The quality of teaching in special-needs schools is satisfactory, but teachers have a lot of room for improvement, a government report has concluded.
The Education and Manpower Bureau released a report yesterday with the results of inspections of 27 special schools, carried out between 2003 and last year.
The quality of teaching was satisfactory, it said, and the majority of students had a good grasp of the teaching material. More than half of the schools adopted a diverse range of assessment methods.
However, fewer than 30 per cent of schools were effective in self-evaluation and most did not have a clear mechanism for self-assessment.
Teaching strategies adopted by the majority of teachers were monotonous and there was not enough student interaction. The majority of teachers offered little to develop ability to learn independently, while a few had low expectations of their students.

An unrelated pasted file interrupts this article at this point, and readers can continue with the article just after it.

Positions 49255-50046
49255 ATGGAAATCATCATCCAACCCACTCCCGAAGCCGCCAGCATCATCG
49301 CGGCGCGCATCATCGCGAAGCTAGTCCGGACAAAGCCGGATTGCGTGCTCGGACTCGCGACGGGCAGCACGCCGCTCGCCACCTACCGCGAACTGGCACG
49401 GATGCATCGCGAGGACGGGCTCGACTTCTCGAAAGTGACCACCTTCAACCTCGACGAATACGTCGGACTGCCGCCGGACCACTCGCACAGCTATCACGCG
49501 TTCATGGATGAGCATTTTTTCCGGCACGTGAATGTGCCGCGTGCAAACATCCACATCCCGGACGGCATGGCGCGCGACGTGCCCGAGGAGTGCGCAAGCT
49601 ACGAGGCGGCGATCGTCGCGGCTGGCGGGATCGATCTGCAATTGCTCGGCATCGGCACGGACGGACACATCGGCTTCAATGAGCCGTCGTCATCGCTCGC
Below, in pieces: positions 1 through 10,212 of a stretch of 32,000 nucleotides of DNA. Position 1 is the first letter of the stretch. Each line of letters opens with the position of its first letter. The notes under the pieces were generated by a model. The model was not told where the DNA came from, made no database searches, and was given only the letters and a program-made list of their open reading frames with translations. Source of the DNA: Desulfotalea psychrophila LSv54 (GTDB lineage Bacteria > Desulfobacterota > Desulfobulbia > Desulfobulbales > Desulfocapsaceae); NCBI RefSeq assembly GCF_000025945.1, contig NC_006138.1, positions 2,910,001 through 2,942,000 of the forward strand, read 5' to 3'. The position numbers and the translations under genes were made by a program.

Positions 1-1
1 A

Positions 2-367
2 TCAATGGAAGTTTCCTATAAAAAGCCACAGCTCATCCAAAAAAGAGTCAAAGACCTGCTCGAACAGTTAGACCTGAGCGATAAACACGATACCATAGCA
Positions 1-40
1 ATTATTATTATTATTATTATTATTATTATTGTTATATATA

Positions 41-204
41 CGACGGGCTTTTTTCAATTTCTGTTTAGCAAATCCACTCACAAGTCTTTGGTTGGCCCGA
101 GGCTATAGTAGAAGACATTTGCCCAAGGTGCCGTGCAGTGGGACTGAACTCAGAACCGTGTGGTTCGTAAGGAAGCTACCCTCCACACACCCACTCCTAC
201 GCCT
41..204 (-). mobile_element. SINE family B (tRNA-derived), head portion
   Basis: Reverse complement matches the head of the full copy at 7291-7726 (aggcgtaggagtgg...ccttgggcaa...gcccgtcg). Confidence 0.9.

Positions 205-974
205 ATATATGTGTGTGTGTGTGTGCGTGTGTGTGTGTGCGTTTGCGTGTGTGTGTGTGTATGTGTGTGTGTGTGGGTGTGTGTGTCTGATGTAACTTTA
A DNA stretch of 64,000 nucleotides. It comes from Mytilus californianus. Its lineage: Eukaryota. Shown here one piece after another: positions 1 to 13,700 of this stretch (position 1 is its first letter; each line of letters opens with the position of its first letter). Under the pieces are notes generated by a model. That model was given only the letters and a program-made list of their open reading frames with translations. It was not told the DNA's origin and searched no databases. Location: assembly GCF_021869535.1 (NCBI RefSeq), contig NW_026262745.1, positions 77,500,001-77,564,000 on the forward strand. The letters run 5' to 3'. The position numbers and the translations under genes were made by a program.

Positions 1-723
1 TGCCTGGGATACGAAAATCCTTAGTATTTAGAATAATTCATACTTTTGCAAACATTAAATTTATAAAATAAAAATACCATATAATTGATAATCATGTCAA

Chan Kwok-kuen, head of the Lutheran School for the Deaf, agreed that special schools had not developed a mature mechanism for self-evaluation. 'The concept is quite new here. We need more time to develop a better system.'
He added that teachers in special schools were too lenient and should develop appropriate expectations, adding they should use different strategies to assess students' ability and interest.
Mr Chan said nurturing students to learn independently was restricted by several factors, including an overly protective environment.
'Some students can't see a future, which also affects their interest in learning,' he said.
Andrew Tse Chung-yee, administrative director of the Centre for Advancement in Special Education at the University of Hong Kong, said special schools should take the lead in stimulating students. 'It's especially important for them to be able to cater for the diverse needs of students.'